Hello! Who are you and what business did you start?
Oh My Balm was founded two years ago and we make kitchen-crafted all-natural body products. Our tagline is “Two Mom’s Making it Real.”
Those two moms are us: Meredith Moseley-Bennett and Yolanda Grbic, and this is our side hustle. Meredith has worked for a non-profit in the entertainment business and before that was a costume designer for theatre, film, and television. Yolanda has been a middle school teacher for 19 years and going in Jersey City school system. Between us, we have 3 kids (12, 10 & 7), two dogs, two cats, 3 guppies, 5 goldfish and a parakeet. The kids tag along with us to craft fairs, sort containers and stick on labels; the 12-year-old is great at recon at craft fairs and the 10-year-old is already a pro at merchandise display. The first-grader gets extra math lessons by helping on inventory day and loves to count drops as they go into what we create. For a video about our crew, check out TEAMOMB.
We started in 2017 with three “flavors” of our Wildly Whipped Body Butter and three different Legit Lip Balms. We now have thirteen flavors of body butter and are creating Special Edition body butters inspired by seasons. Our target audience is hard to define. We aren't targeting a specific age-group. The customers we are attracting are women, mostly, who are interested in the same mission we are: replacing the chemical-laden products in our medicine cabinets with all-natural alternatives.
Since 2017, our sales have more than doubled and we anticipate (hope and pray) that we continue this trend. The fact that we never include anything in our products that you can’t pronounce sets us apart and that means no preservatives, no chemicals, and no “fragrance.” We only include therapeutic-grade essential oils, which can be a challenge, as “bubble-gum” scented anything tends to be a big seller. Those kinds of “fun” scents are impossible to achieve with oils that come from the earth. This means that we have to be smart about the way we name and market our products - the competition is fierce out there.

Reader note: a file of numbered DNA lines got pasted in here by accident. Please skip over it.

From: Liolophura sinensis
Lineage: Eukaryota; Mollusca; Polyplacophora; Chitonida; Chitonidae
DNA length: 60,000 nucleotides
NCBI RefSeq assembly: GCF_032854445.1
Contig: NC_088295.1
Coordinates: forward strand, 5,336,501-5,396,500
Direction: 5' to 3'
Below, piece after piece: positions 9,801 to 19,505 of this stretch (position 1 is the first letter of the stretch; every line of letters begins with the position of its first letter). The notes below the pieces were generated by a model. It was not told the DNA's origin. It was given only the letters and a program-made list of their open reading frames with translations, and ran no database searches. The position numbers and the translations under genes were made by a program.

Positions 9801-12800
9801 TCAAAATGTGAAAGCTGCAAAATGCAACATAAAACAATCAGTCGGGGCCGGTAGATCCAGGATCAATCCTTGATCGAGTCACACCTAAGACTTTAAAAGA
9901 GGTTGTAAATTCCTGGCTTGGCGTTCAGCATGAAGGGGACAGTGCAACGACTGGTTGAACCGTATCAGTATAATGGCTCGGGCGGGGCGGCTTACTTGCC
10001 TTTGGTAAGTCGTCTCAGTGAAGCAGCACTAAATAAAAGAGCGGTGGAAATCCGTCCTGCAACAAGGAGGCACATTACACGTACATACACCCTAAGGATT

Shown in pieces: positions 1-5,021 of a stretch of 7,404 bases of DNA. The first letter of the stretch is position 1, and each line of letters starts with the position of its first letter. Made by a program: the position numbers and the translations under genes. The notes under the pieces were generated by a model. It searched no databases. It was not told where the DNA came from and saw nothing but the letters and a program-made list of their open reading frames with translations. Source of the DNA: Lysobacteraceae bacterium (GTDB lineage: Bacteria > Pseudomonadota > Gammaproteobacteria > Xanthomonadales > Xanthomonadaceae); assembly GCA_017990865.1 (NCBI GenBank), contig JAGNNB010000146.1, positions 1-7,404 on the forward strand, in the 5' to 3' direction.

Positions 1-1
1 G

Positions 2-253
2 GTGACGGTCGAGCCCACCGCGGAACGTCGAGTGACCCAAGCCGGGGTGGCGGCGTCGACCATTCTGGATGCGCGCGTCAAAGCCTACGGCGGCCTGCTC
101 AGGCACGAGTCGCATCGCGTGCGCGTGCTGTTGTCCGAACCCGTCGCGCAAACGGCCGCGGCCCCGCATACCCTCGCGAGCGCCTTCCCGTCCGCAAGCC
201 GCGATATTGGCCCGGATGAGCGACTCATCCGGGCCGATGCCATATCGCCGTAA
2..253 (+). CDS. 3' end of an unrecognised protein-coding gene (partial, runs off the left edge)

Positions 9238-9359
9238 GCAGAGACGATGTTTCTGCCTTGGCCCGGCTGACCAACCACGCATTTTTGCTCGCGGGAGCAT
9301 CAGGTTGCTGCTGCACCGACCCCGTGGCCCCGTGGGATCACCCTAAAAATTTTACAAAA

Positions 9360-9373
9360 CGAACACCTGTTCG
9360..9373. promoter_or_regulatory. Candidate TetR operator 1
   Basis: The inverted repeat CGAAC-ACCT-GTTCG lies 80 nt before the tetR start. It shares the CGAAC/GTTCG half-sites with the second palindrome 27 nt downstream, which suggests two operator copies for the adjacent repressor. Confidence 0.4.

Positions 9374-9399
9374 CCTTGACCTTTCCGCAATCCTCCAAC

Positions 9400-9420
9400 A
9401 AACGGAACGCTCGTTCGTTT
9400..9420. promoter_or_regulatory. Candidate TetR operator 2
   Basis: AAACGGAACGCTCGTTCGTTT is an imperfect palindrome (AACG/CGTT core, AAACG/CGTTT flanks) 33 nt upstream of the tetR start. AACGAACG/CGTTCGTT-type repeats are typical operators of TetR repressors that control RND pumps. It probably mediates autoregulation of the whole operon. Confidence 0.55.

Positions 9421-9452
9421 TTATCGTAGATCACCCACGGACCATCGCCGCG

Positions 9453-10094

From the beginning, we have felt that giving back was important to us, so we wanted to find a way to implement that in our purchasing. The perfect solution was to source our shea butter (which is the base for most of our products) from a non-profit. We found Global Mamas and it was the perfect fit.
We promote them through our marketing, as they work on several different projects that create a life of prosperity for African women and their families. You can find more about them here. The other charity that is close to our hearts is Behind The Scenes, which provides financial support to entertainment technology industry professionals if they, or their immediate dependent family, are seriously ill or injured. We make a body butter, “Crew,” and we give a portion of the proceeds of every tin sold to BTS. This got us mention in several entertainment industry magazines.
What's your backstory and how did you come up with the idea?
We are neighbors with one house between us, which makes all of this possible.
In 2016, we were brainstorming about Christmas gifts and decided to make body butter and lip balm for friends and family and split the costs.
We looked up a recipe and gave it a try. We used rosemary and peppermint essential oils and people loved the smell. To be honest, looking at it now, our first attempt was pretty horrid.